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I have a question like

Find a lower bound and an upper bound for the area under the curve by finding the minimum and maximum values of the integrand on the given integral:

$$ \int_1^6t^2-6t+11 \ dt $$

It asks for two answers; a minimum area and a maximum area.

So, I integrate this;

$$ \left(\frac{t^3}{3}-3t^2+11t\right)\Bigg|_1^6 $$

I know I have a minimum at $x = 3$ because;

$$ f(t) = t^2-6t+11 \\ f'(t) = 2t-6 = 0 \\ 2(t-3) = 0 \\ t = 3 \\ f(5) = 4 \\ f(1) = -4 \\ $$

Very confused by what is going on when it asks for a maximum area and a minimum area.

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  • $\begingroup$ A function can have a minimum and maximum value where the derivative isn't $0$. Specifically, where its derivative isn't defined and, perhaps more relevant to this problem, at the end points of where the function is defined. Of course, just as for when the derivative is $0$, you have to actually check whether these are max / min values. $\endgroup$ – Arthur Jun 21 '17 at 6:47
  • $\begingroup$ Are you sure you have reproduced the question correctly or is something lost in paraphrasing? As stated, the question seems a bit absurd - the definite integral is a rational number, so speaking of its maximum and minimum doesn't make much sense. $\endgroup$ – Macavity Jun 21 '17 at 6:53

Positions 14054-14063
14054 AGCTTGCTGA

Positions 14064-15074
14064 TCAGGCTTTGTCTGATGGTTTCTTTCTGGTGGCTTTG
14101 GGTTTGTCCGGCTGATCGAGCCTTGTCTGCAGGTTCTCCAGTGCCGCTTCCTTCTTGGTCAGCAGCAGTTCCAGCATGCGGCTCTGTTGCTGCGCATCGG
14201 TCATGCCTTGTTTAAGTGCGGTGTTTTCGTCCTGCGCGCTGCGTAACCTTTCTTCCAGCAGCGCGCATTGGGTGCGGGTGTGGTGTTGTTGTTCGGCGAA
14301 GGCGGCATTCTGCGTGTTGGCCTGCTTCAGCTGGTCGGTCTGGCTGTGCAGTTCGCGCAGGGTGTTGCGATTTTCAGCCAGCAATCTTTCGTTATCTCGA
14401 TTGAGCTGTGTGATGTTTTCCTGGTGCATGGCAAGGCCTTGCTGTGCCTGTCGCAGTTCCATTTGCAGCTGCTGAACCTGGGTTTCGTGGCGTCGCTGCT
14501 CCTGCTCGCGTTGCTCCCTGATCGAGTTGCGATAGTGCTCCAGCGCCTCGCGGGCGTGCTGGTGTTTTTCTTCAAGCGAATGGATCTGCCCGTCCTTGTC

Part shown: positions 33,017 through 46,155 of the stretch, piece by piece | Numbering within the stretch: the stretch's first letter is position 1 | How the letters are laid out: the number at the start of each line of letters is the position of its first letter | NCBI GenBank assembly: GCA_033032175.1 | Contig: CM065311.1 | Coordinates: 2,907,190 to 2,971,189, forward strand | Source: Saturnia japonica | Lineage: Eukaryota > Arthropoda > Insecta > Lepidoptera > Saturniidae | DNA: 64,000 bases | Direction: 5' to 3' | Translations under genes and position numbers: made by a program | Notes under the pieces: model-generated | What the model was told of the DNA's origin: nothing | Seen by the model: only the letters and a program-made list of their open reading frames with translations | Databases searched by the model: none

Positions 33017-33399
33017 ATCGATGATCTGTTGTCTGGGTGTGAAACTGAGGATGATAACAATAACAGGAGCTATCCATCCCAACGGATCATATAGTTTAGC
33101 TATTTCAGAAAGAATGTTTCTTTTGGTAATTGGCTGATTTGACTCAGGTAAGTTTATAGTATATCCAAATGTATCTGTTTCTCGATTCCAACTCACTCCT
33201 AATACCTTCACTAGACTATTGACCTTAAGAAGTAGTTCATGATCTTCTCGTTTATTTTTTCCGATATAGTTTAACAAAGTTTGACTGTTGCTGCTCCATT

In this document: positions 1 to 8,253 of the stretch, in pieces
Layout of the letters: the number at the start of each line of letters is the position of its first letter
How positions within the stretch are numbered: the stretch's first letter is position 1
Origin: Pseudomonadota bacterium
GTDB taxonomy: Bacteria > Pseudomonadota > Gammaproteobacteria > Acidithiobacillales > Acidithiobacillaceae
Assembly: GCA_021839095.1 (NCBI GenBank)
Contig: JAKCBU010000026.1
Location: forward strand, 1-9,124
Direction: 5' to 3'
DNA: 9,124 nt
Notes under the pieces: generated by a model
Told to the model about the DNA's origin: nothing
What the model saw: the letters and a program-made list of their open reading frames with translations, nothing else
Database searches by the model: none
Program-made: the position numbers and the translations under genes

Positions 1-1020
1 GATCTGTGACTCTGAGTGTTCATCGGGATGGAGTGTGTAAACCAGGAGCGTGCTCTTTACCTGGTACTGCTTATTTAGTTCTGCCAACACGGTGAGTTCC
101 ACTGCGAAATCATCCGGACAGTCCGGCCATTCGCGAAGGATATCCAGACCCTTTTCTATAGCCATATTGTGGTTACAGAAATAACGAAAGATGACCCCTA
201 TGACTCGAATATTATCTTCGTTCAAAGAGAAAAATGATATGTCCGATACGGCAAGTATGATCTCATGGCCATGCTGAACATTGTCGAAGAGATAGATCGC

• $\begingroup$ This is exactly how it is phrased in the book $\endgroup$ – Computer Jun 21 '17 at 7:25
  • $\begingroup$ @Macavity, it says 'upper bound' and 'lower bound' which makes sense. I will edit the title accordingly $\endgroup$ – Yuriy S Jun 21 '17 at 9:53
  • $\begingroup$ But the bounds are already included $[1,6]$ $\endgroup$ – Computer Jun 21 '17 at 10:20
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$$f(t)=t^2-6t+11=(t-3)^2+2$$

which is a convex quadratic function. It has a unique minimum.

The boundary points are $1$ and $6$, we can evaluate these points and conclude that $f(6)$ is bigger. $f(6)$ is the global maximum. (or just observe that the quadratic curve is symmetrical about $t=3$ and the value increases the further away we are from $3$).

Hence, $$\forall t \in [1,6], f(3) \leq f(t) \leq f(6)$$

$$\int_1^6 f(3) dt \leq \int_1^6 f(t) dt \leq \int_1^6 f(6) dt$$

$$5 f(3) \leq \int_1^6f(t)dt \leq 5f(6)$$

Of course, $f(3)$ and $f(6)$ can be evaluated easily.

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  • $\begingroup$ I do not understand this. $\endgroup$ – Computer Jun 21 '17 at 22:31
  • $\begingroup$ which part? do you understand why $f(3) \leq f(t) \leq f(6)$? or is it other part that you are confused about? $\endgroup$ – Siong Thye Goh Jun 21 '17 at 22:39
  • $\begingroup$ Is $f(3)$ chosen because the zero of $(t-3)^2+2 = 3$? And if so, why choose to include $f(6)$ and not $f(1)$? $\endgroup$ – Computer Jun 21 '17 at 22:42
  • $\begingroup$ Also where does 5 come from? $\endgroup$ – Computer Jun 21 '17 at 22:44
  • $\begingroup$ $f(3)$ is chosen because $(t-3)^2+2 \geq 2$ and this minimal is attaiend when $t=3$, that is when we zero out the first term. We can evaluate $f(6)$ and $f(1)$ and see which number is bigger. $\endgroup$ – Siong Thye Goh Jun 21 '17 at 22:44

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